3. Dogs have three main senses & use them in this order nose, eyes, ears so although all your instincts tell you to flap around screaming at the dog (personal experience) it's always best to remain calm, step 2, pull yourself up to your full height and calmly with a firm voice tell the dog no. 4. As Deryn61 says turning away from the dog can help to show it you are not interested.

    I run with my black Lab and he is on an extending lead and he will come when called. I think it's rude & dis-respectful for owners to allow their dogs to upset other people and it's unhealthy for the dog not to have any rules or boundaries.

    Please don't let this experience put you off running.

  • Don't waste time and energy shouting at the dog; it's a dog. Spend productive time and energy shouting (a lot) at the owner. They need to understand that they are responsible and their dog's behaviour, and their own, is unacceptable.

  • I had a Husky dog jump up at me on Friday-I'm 4'8.5 so the length of my body. I simply hate dogs, but for some reason they love me-why? The vibes I send out are certainly not friendly. Anyway it jumped off and started running with me with another Husky. I was laughing so much I couldn't be cross with her anymore. The owner was great. She apologised and said she's never done that before, and is normally shy of strangers, so I suppose I should feel honoured. Another dog last week ran at me and I shouted go away at it. It was so stunned it sat down. later on when I was repeating the circuit I saw the dog again and the owner apologised and said she will keep the dog on a lead in future, which I saw she did this week. Normally if the dog is coming towards me I stop and turn my back on it, but both of these dogs came from the side.

  • No dogs so far, but a long haired tortoiseshell cat came out of nowhere when I was walking back from my run and ran over to me looking like she/he was going to bite my legs, I had shorts on! I know, sounds silly but the cat looked really angry as though I shouldn't be there! My husband thinks it hilarious as I found out the cat lives nearby our flat and I watch out for it now! Also call it 'devil cat.' OK I know, will stop now. Hope you don't get any more 'dog surprises' ceefin, good luck with your running ;)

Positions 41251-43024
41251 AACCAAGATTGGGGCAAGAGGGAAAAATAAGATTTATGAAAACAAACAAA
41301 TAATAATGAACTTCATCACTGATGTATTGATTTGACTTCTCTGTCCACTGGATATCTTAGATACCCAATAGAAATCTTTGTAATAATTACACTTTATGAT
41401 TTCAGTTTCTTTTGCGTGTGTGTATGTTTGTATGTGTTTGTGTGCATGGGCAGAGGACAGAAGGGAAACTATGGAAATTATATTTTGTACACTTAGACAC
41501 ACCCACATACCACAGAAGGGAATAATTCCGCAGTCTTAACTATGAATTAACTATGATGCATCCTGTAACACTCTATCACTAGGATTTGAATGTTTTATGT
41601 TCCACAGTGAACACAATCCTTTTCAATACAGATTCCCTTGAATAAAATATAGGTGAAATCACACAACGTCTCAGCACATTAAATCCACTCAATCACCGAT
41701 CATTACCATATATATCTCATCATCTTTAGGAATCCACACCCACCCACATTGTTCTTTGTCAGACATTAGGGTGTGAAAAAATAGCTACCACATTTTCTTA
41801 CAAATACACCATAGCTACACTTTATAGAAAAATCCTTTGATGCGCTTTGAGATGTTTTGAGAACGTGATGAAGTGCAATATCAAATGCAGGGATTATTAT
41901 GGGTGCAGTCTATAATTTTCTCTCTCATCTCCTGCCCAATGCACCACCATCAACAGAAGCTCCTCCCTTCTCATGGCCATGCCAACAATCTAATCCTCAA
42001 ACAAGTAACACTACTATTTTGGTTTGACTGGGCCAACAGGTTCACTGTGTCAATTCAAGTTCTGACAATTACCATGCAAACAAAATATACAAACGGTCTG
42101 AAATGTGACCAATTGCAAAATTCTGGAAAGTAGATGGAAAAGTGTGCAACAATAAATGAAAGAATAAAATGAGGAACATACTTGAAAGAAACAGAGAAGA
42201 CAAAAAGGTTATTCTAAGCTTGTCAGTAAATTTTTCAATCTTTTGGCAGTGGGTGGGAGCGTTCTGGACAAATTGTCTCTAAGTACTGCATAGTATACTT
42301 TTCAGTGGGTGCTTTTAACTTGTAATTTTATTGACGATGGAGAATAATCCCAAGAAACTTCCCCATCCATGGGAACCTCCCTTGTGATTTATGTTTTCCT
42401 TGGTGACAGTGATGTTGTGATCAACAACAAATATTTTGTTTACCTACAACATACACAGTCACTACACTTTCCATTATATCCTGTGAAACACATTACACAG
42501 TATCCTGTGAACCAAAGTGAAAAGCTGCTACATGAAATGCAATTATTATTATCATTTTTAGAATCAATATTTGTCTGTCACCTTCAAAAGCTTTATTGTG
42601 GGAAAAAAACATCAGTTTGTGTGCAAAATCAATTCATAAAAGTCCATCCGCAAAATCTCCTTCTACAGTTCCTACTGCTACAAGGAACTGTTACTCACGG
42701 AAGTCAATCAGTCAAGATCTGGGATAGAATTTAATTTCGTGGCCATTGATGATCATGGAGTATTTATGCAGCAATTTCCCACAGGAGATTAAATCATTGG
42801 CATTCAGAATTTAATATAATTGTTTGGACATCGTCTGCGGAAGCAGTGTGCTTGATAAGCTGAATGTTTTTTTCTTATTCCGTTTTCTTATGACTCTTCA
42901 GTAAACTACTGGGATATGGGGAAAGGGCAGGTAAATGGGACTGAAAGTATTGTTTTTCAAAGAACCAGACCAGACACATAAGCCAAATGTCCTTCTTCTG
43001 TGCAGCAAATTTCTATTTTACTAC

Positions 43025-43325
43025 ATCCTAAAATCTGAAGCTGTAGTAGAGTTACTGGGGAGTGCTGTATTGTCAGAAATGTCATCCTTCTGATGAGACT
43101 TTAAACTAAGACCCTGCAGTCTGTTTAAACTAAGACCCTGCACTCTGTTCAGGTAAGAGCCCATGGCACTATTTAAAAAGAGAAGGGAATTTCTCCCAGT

• How horrible for you - whether it was a friendly dog or not, the owner should have been watching it a lot better. At least you were warming down when it happened. I'd have given the owner a mouthful, football pitches are not for dogs. I'm a dog owner myself and I think it's just so important not to let your dog terrorize people like this. Whether it's scared or wanting to play, no dog should be allowed to jump up on strangers. Hugs to you.

  • Thank you everybody for taking the time to answer my question. I think I might have the courage to shout "No" as long as I stay calm, but I have a tendency to panic when I see dogs running loose unless I know the dogs and their owners and I know most of them here - it's a small village. The owner of this one probably thought there wouldn't be anybody about so early and he was a long.long way from the dog. I didn't even see him until after he shouted.

    As I'm fairly well known in this area (the banjo lady that does the funny walking) I'll spread the word about the 'strange' dog and I'm sure there will be someone who will give the owner a good ticking off lol I'm way too small and timid to rant at a total stranger ;)

    No harm done this time except very dirty marks on my running top and a pulled thread which I have fixed.

    Oh the joys of running :)

    3 mile run on the lovely flat shore path tomorrow morning. All dogs are leashed because of the busy road. Yaaay lol

  • I usually find the best thing to do is ignore the dog. If there is no reaction the dog gets bored and goes somewhere else. Young labradors can be very boucy and energetic.